While the two bras you compare above do stretch to a similar size, it’s possible that the 32A bra has underwires with less spring than it was actually designed for, or indeed that the 28H bra has underwires that are too springy. When a company brings out a new bra or has to change suppliers, it’s not going to invest in re-drafting all its patterns so this is why sometimes a bra that is based on a previous style can fit totally differently from the original one. As a genreal point, this also means that unless they adjust the patterns for every single variant (be it hardware, fabric or detailing) it’s going to have an effect on the finished size and fit.

    Then there is another unknown, which is the pattern grading method used by the manufacturer. It would make sense to apply the same band sizing fit across the board, for example if a 28G fits roughly 28″ underbust then a 34A should fit roughly 34″ underbust. However, I don’t know how accurately different companies grade their patterns. When patterns are graded, they should take into account the stretch of the fabric but I don’t know if they all do! To increase a pattern from 34 to 36, or to decrease from 34 to 32, you would obviously need to make the band 2 inches smaller or larger. But if the back and wings have 50% stretch and the cradle is non stretch, then for every 1 inch added to the back, 1.5 inches would be added to the stretched measurement. Could this be why larger back sizes sometimes come up too big, especially in cheaper brands? (just a hypothesis)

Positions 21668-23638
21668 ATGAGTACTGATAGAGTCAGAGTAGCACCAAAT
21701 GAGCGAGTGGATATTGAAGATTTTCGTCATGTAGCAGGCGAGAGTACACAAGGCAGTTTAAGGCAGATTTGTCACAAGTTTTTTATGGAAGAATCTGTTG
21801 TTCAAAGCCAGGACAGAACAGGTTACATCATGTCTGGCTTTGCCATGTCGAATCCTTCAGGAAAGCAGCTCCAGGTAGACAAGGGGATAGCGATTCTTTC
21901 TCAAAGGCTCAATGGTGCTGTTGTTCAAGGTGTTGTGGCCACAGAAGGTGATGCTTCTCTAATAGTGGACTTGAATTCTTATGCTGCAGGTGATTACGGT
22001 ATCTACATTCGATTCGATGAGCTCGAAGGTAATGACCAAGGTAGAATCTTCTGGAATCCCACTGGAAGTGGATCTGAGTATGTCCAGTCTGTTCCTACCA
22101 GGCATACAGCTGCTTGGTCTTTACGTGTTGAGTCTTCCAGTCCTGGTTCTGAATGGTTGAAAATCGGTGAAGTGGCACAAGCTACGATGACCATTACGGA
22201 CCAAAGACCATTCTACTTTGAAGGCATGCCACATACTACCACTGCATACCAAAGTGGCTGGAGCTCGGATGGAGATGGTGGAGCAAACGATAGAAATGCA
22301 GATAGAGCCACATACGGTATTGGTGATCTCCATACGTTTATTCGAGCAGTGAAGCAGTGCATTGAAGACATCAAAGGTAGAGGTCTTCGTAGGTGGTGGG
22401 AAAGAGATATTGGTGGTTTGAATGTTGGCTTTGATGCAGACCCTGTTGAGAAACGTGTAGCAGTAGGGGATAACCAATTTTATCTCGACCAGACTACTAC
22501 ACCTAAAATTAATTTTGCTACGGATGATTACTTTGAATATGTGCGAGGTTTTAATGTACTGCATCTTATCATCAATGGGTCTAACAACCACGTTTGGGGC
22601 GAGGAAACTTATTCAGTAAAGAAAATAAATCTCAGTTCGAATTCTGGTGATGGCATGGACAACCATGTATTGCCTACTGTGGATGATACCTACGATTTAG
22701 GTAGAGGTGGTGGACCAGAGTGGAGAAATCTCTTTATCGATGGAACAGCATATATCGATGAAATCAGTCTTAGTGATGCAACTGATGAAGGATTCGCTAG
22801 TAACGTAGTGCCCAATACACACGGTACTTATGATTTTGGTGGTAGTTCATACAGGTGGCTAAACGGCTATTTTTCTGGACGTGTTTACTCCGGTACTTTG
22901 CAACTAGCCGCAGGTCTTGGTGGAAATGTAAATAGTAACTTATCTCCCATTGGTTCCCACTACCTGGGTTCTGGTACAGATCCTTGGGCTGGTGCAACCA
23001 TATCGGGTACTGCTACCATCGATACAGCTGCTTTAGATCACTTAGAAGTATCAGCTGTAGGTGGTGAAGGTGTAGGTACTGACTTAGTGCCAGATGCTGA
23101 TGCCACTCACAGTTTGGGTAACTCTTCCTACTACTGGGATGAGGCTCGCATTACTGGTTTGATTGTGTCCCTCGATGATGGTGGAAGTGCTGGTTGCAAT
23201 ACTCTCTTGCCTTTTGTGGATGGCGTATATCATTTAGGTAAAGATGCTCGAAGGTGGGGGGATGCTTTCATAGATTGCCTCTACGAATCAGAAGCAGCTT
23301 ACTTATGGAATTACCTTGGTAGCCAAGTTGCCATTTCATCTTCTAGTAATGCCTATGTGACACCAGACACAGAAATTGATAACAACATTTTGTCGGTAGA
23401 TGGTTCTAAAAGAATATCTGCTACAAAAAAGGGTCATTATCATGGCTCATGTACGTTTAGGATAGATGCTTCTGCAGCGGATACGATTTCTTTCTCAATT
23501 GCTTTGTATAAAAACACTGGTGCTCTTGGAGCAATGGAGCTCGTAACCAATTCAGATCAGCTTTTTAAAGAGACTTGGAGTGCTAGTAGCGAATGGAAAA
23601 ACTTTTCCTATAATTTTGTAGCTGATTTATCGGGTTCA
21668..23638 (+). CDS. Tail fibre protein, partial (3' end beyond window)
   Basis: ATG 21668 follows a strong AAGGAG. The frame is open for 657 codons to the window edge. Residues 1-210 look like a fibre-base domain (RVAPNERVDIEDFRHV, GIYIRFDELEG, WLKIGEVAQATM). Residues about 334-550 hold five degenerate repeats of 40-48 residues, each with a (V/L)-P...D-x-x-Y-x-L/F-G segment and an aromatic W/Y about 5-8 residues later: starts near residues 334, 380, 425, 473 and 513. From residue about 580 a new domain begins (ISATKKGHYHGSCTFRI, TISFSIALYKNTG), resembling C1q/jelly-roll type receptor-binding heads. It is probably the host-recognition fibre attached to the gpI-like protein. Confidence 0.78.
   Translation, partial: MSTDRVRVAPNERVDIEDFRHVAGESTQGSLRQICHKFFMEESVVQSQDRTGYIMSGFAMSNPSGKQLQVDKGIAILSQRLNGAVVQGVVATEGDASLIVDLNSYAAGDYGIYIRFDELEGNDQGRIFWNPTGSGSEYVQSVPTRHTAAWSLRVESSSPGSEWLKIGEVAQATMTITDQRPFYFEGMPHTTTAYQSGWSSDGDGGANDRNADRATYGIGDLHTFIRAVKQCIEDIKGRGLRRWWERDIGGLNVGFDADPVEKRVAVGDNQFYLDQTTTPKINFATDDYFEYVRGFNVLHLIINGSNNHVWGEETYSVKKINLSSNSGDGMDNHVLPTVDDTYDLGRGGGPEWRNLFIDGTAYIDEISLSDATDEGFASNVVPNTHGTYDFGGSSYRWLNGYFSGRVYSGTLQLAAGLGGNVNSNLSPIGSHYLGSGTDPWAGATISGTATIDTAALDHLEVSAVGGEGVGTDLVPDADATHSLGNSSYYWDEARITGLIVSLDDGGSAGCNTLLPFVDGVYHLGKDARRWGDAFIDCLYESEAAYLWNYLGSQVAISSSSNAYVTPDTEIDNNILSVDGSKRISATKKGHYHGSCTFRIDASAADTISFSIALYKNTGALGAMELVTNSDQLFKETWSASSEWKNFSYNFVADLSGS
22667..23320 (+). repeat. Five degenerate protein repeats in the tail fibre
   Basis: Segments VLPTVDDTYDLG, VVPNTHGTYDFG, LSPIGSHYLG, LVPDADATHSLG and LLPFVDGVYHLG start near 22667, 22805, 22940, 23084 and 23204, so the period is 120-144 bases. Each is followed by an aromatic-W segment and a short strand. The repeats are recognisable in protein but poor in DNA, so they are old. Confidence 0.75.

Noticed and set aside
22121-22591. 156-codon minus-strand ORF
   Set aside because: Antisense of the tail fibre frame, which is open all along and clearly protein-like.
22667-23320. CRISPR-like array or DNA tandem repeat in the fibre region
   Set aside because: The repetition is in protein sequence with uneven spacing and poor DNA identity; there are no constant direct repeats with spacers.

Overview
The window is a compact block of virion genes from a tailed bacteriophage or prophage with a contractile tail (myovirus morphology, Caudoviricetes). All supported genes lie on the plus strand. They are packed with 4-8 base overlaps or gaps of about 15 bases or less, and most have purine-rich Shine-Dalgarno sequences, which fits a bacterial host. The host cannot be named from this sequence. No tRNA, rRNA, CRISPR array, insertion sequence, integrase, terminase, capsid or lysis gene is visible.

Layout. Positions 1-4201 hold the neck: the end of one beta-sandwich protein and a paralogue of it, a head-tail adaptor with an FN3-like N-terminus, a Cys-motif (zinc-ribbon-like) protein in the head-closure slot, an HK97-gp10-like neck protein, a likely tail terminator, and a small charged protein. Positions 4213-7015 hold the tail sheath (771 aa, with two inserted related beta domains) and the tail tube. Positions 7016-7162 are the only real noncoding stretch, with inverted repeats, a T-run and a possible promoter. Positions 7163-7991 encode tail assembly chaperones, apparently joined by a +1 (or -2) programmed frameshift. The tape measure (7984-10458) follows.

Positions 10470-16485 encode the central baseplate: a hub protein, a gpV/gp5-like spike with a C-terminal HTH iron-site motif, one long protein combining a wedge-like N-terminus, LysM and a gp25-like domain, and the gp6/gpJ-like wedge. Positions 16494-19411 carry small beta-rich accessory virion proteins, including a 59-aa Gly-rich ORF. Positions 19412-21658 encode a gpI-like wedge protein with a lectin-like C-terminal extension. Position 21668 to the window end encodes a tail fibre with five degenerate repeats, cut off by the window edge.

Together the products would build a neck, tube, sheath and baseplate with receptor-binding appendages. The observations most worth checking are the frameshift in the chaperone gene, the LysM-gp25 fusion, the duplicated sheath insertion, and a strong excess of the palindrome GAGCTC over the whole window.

I think given the unreliability of the data, we can’t assume that manufacturers grade A-D cup bras differently than DD+ bras. Anyway, it doesn’t make any sense to add 4 to smaller cup bras, but not to larger cup ones – then a 34C would be exactly the same bra as a 30DD. The difficulty in comparing like with like is that it’s rare to see one bra which is made in both 28H and 32A!

    • I think you may have missed the entire point of the post. It’s not a be all, end all saying anyone needs to size a specific way, A-D or D+. It’s a visual representation to show how a D+ bra and an A-D bra be sized completely different. Which is exactly why a D+ bra needs to have their needs when sizing is considered and an A-D needs to have their owns needs considered.